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Religious Market Interest Groups: Do They Sing with an Upper Class Accent?

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Mediating Religion and Government

Abstract

Interest groups play an important role in our democratic process as intermediaries between the public and elected officials. They represent and lobby on behalf of every sector of the economy, and religious organizations are no exception. Yet, the literature on interest groups often treats groups formed around religion as somehow differently motivated than other interest groups (Clark and Wilson 1961; Baumgartner and Leech 1998). Religious groups are assumed to be active in politics by values and causes that are above mere economics. Books on religious interest groups emphasize that these groups are “Representing God in Washington” (Hertzke 1988) and are “In Washington but not of it” (Hofrenning 1995); the larger literature on interest groups likewise separates religious groups from those that represent economic interests. We approach religious interest groups differently. We see advocacy for religion as another economic interest. Religion is, of course, distinct from other parts of life, but economics and rationality do not stop on the steps of a church. Organized religion is made up of economic groups that require mammon not manna from heaven.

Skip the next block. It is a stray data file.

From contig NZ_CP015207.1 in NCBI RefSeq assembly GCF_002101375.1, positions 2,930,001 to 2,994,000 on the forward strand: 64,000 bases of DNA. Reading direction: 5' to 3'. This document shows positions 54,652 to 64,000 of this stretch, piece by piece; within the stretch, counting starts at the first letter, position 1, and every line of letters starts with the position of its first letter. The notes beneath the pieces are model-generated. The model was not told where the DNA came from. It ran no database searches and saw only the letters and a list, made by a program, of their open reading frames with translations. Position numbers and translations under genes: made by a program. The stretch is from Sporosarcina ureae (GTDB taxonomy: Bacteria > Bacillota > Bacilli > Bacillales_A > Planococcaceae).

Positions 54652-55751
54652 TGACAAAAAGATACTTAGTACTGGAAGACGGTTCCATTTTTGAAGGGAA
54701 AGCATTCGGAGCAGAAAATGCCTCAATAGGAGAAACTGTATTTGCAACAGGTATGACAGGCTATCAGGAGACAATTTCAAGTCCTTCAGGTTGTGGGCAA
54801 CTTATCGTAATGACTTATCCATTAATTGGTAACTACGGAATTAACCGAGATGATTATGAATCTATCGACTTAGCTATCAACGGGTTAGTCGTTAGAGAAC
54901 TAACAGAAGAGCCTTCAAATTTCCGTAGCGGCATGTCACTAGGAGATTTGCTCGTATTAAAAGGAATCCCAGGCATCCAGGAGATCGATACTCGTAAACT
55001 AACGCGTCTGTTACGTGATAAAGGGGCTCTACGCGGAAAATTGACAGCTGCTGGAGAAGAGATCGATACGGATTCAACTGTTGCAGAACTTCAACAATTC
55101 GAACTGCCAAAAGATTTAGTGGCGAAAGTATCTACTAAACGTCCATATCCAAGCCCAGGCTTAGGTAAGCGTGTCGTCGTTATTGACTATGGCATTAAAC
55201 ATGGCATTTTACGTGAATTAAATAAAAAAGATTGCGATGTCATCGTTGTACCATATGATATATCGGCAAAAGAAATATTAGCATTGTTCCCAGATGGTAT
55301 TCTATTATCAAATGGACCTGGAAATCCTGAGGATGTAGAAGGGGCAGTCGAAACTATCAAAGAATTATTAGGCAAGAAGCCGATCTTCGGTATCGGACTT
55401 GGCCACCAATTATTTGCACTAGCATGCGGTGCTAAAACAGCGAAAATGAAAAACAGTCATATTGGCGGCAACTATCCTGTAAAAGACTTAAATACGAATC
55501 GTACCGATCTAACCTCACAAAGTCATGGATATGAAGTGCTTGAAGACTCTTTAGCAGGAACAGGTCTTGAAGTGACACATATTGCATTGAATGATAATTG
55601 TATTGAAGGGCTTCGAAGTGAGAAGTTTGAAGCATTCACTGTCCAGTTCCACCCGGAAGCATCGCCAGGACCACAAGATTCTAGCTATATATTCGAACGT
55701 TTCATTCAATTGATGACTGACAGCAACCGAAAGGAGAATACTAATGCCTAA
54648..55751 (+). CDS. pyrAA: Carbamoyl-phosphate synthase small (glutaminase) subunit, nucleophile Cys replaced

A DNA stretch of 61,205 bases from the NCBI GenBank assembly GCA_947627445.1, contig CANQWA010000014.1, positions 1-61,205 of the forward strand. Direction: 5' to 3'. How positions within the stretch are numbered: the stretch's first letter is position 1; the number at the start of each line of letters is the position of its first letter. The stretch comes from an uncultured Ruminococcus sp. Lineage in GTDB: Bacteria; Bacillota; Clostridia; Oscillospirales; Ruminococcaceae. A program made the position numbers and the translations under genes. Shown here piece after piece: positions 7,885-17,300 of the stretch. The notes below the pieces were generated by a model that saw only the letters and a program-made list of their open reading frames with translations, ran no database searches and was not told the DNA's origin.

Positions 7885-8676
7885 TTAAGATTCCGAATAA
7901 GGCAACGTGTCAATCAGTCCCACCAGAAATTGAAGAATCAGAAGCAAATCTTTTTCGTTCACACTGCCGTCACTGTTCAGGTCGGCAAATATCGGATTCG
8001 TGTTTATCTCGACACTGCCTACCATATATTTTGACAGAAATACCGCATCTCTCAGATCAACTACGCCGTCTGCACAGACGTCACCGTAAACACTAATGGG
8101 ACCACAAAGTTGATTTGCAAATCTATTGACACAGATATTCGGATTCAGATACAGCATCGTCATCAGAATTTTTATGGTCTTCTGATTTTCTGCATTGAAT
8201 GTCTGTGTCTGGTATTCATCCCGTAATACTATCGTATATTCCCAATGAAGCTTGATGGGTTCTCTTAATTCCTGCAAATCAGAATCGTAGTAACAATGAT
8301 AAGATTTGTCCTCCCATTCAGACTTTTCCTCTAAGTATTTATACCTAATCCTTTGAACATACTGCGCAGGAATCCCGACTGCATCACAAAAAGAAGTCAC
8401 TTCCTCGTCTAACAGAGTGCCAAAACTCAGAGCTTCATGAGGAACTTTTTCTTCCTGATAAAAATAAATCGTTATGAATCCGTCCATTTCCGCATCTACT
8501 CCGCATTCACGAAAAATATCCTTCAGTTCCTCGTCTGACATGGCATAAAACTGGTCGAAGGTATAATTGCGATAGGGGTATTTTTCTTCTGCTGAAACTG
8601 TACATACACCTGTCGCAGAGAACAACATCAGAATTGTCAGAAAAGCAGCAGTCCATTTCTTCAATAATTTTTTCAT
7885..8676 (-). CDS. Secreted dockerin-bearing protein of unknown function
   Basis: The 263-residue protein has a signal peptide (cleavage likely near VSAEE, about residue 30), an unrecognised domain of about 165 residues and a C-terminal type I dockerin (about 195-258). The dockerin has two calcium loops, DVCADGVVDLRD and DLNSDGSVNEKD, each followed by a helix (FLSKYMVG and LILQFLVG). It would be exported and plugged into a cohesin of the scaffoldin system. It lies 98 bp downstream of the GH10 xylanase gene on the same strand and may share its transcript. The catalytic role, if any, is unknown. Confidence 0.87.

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Authors

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Kevin R. den Dulk Elizabeth A. Oldmixon

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© 2014 Kevin R. den Dulk and Elizabeth A. Oldmixon

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Grant, J.T., Kim, S.H., Velez, R. (2014). Religious Market Interest Groups: Do They Sing with an Upper Class Accent?. In: den Dulk, K.R., Oldmixon, E.A. (eds) Mediating Religion and Government. Palgrave Studies in Religion, Politics, and Policy. Palgrave Macmillan, New York. https://doi.org/10.1057/9781137389756_3

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